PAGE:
Ask a health and fitness specialist

This column features health, fitness and nutrition questions from students that are answered by a person specializing in that field. Many of us have health and fitness questions that we just never get around to asking. Here is your opportunity to get some answers.

This week’s specialist is Brian Kehler.

Brian Kehler is the owner of Kehler Therapy Solutions and is a massage therapy service provider for Canadian Sport Centre Manitoba. He is also a strength and conditioning advisor to individual athletes, strength and conditioning facilities and oversees programming for select junior athletic teams. Clients have included amateur and professional athletes, national and world champions, Olympians and military personnel.

This week’s questions come from a 2nd-year Arts student:

Student: I find I get lower back pain when I sit at my computer desk for too long. A friend of mine recommended sitting on an exercise ball instead of a chair. What are your thoughts on this?

Brian Kehler: No matter where you sit or what you sit on there is increased pressure on the spine in a seated position. An exercise ball will not change this fact.

Some “experts” will argue that you’re working postural muscles by sitting on a ball. While this may be true, it’s so minimal that it’s not worth mentioning. If you want to increase thoracic stability — do it. Don’t think that sitting on a ball will accomplish that.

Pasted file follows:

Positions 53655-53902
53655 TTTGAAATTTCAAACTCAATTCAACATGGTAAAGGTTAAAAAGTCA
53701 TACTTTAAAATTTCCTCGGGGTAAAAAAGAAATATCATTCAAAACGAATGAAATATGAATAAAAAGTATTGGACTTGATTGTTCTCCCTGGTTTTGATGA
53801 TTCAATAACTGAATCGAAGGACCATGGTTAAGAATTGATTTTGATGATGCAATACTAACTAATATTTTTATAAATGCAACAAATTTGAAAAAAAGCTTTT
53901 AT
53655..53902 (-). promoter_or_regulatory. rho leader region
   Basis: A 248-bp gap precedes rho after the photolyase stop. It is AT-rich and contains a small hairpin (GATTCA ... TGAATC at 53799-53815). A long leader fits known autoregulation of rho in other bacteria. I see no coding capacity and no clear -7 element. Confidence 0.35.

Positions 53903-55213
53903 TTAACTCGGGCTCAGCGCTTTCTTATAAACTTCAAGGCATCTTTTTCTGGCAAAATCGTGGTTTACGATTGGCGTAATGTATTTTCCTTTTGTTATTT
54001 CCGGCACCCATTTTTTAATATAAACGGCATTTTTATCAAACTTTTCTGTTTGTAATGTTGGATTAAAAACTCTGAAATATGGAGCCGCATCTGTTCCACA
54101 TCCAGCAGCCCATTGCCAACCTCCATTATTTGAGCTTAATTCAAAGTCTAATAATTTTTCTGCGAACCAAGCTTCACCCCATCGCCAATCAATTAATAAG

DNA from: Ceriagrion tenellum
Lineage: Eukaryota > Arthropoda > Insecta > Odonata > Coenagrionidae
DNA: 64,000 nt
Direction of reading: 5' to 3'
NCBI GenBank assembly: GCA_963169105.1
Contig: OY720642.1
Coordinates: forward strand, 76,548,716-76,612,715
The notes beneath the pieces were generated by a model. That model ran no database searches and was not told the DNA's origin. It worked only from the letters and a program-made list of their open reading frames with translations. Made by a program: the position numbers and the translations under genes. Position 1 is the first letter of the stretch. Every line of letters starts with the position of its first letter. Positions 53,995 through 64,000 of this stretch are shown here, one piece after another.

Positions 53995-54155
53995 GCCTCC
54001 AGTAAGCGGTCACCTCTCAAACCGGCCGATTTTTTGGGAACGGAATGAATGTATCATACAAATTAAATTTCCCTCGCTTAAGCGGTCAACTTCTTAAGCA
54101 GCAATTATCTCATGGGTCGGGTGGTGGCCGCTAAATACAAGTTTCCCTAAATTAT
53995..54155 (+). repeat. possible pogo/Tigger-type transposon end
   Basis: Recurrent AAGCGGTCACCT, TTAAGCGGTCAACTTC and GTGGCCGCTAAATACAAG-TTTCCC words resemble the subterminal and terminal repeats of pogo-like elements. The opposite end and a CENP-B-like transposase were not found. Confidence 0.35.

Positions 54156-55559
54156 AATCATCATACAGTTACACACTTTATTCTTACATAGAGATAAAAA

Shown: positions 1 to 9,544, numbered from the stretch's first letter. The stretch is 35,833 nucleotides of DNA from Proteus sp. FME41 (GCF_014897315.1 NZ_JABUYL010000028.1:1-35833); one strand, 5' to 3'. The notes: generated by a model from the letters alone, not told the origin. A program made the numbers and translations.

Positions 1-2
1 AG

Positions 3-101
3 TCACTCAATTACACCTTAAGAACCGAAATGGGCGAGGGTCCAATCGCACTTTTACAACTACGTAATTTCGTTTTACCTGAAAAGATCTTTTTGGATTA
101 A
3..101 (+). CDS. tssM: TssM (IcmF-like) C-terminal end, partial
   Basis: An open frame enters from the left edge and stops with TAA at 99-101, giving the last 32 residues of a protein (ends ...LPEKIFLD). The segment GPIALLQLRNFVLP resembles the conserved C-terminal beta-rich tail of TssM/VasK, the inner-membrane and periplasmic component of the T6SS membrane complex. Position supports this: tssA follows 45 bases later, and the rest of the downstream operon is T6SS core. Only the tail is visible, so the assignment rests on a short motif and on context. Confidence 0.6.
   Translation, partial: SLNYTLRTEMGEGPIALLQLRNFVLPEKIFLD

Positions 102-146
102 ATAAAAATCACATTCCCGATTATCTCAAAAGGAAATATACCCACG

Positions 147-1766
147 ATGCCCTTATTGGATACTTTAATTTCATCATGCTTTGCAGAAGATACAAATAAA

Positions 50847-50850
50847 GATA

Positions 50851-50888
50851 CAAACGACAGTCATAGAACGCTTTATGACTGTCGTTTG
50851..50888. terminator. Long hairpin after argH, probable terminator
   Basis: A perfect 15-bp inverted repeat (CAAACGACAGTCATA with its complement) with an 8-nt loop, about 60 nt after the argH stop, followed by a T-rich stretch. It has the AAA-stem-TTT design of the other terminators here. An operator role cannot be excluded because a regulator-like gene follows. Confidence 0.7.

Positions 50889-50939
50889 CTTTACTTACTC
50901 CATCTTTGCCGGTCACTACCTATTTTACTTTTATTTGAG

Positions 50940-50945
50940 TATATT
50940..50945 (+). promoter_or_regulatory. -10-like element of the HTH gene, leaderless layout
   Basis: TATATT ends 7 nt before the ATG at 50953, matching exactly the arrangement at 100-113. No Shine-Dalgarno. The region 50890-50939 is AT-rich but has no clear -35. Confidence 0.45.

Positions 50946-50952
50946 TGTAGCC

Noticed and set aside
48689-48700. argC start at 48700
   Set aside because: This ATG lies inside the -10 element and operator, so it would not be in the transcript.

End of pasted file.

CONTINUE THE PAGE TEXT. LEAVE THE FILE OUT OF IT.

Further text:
The key to a healthy lower back is strong flexible hips. Any sort of hip imbalance has the potential to cause back pain. Make sure to get up periodically and stretch out your hip flexors, glutes, hamstrings and adductors. And watch your posture; people usually don’t realize that they slouch, check for more information.

This could go on forever — but these few points will help if you actually do it.

Student: Swimming has been a major form of exercise for me, but I am looking to diversify my workouts. Can you suggest some low impact workout alternatives?

B.K.: Swimming can be great exercise, but you’re wise to branch out into other things. The question is what are your goals? For this purpose I am going to assume general health and fitness, and that you’re not training for something specifically. Here are a few ideas:

Stair climbing — the impact is minimal at the knee and making progressions is easy. Add more stairs, or do the same amount of stairs faster.

Hills — if you can find a suitable hill the shortened stride length makes it easier on joints by taking out the forward momentum of running on a flat surface, yet the grade of the hill makes it difficult and effective.

Cycling is great — most gyms have spin classes you can attend without any prior notice or additional cost.

Last but not least, weight training — just work within your limits and stay in control of the movements.

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